This is the common view of programming most people have. Most compilers will produce code which is imperative. Imperative languages run instructions in a well specified sequence, one after the other. They also have control statements and jump statements to allow more flexibility.
They also have iterative statements which allows sections of code to be repeated. This is the FOR loops etc. Finally they will also have some method of calling procedures. Now that we have an overview we can look at the proper definition of an imperative language.
We have already had a brief look at what statements are but what is the state? This is something which is very much implicit when you first learn about programming but is vital to creating good code. You would of already written code which will alter the state. Consider the following simple assignment statement
This is changing the state of the program. The state is all the variables in the program which have not dropped out of scope. As such global variables will always be part of the state while local variables will drop in and out of the state. When you change a variable through an assignment then you are changing the state of the system. There are ways of graphically representing the state, however they can get overly complicated very quickly. Consider an integer value of 2 bytes. It can store 65536 different values. As such a single integer value can have a possible 65536 different state changes. Drawing that on a diagram would be a pointless exercise.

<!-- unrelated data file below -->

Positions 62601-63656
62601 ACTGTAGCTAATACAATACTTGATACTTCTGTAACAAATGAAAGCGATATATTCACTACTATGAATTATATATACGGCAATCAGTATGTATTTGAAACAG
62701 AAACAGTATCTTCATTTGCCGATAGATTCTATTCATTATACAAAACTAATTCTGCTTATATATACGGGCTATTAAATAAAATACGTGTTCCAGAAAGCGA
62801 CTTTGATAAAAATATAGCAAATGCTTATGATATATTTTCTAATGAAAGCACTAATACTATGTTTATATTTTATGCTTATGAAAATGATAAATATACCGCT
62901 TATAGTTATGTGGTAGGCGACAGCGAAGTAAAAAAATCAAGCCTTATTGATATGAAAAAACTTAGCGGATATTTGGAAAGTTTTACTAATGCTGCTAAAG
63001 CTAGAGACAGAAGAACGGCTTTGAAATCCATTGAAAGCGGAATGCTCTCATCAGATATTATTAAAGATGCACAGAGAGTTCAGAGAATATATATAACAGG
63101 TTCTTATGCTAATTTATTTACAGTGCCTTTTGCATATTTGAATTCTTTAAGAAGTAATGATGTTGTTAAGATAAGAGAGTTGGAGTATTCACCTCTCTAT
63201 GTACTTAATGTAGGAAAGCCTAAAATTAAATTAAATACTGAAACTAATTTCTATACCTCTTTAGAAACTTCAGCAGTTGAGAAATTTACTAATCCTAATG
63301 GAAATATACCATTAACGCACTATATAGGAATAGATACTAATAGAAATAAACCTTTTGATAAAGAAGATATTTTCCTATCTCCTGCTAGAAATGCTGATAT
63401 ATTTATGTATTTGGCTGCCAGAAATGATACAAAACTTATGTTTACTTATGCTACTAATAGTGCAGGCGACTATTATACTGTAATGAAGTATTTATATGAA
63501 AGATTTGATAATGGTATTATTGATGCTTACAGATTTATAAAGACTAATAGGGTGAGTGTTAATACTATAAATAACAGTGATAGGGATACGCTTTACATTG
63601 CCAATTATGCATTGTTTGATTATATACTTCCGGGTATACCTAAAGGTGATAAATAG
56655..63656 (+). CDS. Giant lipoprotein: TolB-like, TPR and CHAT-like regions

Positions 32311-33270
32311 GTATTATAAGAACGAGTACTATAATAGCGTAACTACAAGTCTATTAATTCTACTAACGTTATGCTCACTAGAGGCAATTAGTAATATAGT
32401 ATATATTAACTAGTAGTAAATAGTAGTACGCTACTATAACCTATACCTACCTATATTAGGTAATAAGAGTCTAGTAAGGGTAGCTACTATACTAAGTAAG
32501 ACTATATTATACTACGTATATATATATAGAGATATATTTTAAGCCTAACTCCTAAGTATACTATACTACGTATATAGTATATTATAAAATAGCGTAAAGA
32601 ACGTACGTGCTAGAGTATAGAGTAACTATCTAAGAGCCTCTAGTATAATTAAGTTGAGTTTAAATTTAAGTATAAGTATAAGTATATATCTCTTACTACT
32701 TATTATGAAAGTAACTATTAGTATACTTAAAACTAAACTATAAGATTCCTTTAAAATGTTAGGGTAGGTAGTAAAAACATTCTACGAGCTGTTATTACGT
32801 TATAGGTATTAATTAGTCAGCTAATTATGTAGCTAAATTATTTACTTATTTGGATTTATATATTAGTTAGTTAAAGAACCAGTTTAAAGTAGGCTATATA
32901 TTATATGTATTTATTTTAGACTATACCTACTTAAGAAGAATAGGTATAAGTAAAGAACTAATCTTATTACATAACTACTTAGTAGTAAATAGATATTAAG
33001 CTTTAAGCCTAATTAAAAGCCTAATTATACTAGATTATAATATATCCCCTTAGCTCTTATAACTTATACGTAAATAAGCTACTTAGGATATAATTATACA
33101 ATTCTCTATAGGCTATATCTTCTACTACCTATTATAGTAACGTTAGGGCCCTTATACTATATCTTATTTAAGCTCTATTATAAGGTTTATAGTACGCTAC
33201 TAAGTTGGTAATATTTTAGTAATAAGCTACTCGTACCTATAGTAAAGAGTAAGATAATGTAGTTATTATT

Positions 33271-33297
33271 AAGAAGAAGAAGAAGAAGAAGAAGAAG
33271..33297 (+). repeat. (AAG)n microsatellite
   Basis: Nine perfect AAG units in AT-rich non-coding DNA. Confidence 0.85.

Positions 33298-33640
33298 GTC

Consider two Boolean values A and B. A has 2 possible values and B has 2 possible values. As such there are 4 possible states. If we add another Boolean variable we will have double the number of possible states. Most simple programs will have so many possible states that it would be infeasible to consider them all.
So if it is infeasible to consider all states why should we care so much about the state. The answer is to do with a notion called code correctness. Testing code can only test a small number of possible states. As such it is likely we shall miss some bugs. Our code can not be considered correct. If we use incorrect code for safety critical systems, such as airplane flight managers, we can straight away see how this situation would be unacceptable. There is ways of deciding if code is correct, known as automatic verification. What it tries to do is consider all possible states and try and prove that certain properties of the system are true. As the number of states increase the job of proving the code becomes exponentially more difficult. What we really are interested in is showing that our code can not put itself into a incorrect or dangerous state.